Open thread on Brazil

by John Q on January 9, 2023

An open thread on the insurrection in Brazil. I’d particularly be interested in comments from a Latin American perspective.



Pseudonym 01.09.23 at 11:35 pm

I’m wondering whether Greenwald is still shouting about how Bolsonaro is nothing like Trump (Who He Does Not Support™), but I’m not enough of a masochist to actually check.


ambercat 01.10.23 at 6:55 am

Doesn’t really seem like a coup attempt to me. See Luttwak. Bunch of idiots for sure. Glad to see Brazil’s political system survived it easily!


stostosto 01.10.23 at 8:52 am

Did this attack, horrible as it was, constitute any real threat to Brazil’s government? The J6 attack was clearly part of a plan to disrupt the normal transition of power and reinstall Trump. The Brasilia riots look more like blind violence in the sense that Lula is in place by the normal institutional procedures, and seemingly securely established. I note there is apparently a governor in Brasilia who is bolsonarista, but how deep does this really run? Was there any parts of police and army that were prepared to stage an actual coup?


John Q 01.10.23 at 9:40 am

@2 and @3 . The Brasilia attacks, at multiple sites, were organised in advance with large numbers of people bused in. There was a clear expectation (not totally unjustified) that the police and military would join the insurrection. J6 was an amateur effort by comparison, and still came close. So, the coup organisers had good reason to hope for success.


Chris Bertram 01.10.23 at 2:20 pm

Perhaps less an attempt to seize power than an early move in a process designed to make the country appear chaotic and ungovernable, thus giving generals an excuse (represented as an obligation) to restore “order”.


steven t johnson 01.10.23 at 2:47 pm

Merely guessing at a Latin American perspective? A prime consideration would be the US role in the proceedings. Bolsonaro very much has tremendous support in the US, just like his mentor Trump. But at this point, Biden is president and supporting Bolsonaro would be supporting one of his political enemies and indirectly strengthening his opponent. The non-appearance of the red tsunami last November was a major blow to Bolsonaro’s plans, even though the right did sweep the Brazilian legislature in a way the Republicans hoped they would. Bolsonaro’s supporters in the US may have told him to stand clear with a useful illness in a Florida hospital till the political climate in the US is a little better, maybe after Biden has been impeached.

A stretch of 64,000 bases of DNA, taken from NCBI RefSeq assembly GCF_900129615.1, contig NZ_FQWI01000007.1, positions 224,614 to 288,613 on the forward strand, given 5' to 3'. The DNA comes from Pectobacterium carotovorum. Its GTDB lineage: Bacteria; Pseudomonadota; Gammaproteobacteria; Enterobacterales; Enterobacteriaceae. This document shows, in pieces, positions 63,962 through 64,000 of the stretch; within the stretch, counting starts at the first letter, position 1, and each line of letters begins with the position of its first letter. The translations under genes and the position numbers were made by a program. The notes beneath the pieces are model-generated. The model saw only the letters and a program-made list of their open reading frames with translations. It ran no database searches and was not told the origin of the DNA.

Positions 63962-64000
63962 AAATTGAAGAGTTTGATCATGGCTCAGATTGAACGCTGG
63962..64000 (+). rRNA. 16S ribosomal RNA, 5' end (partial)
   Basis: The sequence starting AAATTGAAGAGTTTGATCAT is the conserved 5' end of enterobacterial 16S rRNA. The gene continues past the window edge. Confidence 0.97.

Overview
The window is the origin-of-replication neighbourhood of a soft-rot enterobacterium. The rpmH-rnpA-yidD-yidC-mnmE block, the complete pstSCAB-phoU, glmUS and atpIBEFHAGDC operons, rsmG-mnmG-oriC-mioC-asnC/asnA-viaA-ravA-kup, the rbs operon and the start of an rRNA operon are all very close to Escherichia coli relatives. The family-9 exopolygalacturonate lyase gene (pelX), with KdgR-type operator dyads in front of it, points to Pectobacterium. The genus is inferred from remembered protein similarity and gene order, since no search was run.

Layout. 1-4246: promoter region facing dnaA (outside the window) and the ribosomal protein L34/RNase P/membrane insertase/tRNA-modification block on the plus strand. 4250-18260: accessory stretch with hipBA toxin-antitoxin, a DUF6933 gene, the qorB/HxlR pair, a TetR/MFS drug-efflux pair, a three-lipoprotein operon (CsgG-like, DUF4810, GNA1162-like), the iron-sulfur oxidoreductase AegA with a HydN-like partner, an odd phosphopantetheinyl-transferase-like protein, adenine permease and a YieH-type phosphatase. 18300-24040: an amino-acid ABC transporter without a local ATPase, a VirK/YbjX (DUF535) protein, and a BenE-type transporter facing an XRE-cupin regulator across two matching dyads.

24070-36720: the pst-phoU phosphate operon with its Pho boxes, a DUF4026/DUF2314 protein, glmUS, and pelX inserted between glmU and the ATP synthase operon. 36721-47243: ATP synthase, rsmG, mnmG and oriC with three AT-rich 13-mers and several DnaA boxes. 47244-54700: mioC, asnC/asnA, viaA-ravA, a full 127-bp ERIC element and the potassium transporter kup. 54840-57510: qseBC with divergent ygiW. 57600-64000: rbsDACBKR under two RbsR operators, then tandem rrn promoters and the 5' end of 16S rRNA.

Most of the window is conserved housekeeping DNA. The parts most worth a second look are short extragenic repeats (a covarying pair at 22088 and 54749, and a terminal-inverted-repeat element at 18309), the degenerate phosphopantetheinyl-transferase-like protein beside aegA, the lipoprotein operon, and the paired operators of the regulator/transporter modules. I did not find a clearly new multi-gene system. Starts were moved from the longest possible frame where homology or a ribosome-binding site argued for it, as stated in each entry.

TM 01.10.23 at 4:49 pm

I would also be interested in informed takes on what is happening in Peru. I don’t understand much of what is going there but there was a peaceful transition of power to a very leftwing president who had narrowly won election, despite the losing right-wing candidate refusing to concede and claiming fraud. Recently the elected president has turned against the right wing dominated parliament (why on earth do voters elect a right wing parliament if what they want left wing politics?) and was ousted and succeeded by his own vice president. Violence ensued with both sides accusing the other of instigating a coup. What is really going on?


Thomas P 01.10.23 at 5:04 pm

I just saw a claim that the real purpose may have been to steal or destroy incriminating documents from Bolsonaro’s time.


Alex SL 01.10.23 at 9:04 pm

Not a Latin American, so what I write should be taken with a bucket of salt, but I think Chris Bertram has it: even just from checking a bit of news it is clear that a significant number of conservative Brazilians wish for a return of military rule.

Don’t have any interesting perspectives to share, but let me just say that reading Musk’s “I hope that the people of Brazil are able to resolve matters peacefully” made me really, really angry. Not only because of him per se, but because people do the same for every situation with a clear aggressor and a clear victim, see also Ukraine.

They have a peaceful way of resolving it, the election that recently took place, and the peaceful resolution was Lula winning, just like it was Bolsonaro winning last time. What must be going on in the mind of somebody who both-sides this kind of situation?


nastywoman 01.10.23 at 10:34 pm

‘What must be going on in the mind of somebody who both-sides this kind of situation?’

I know –
I know!!
(and can I please answer it with the answer getting posted?)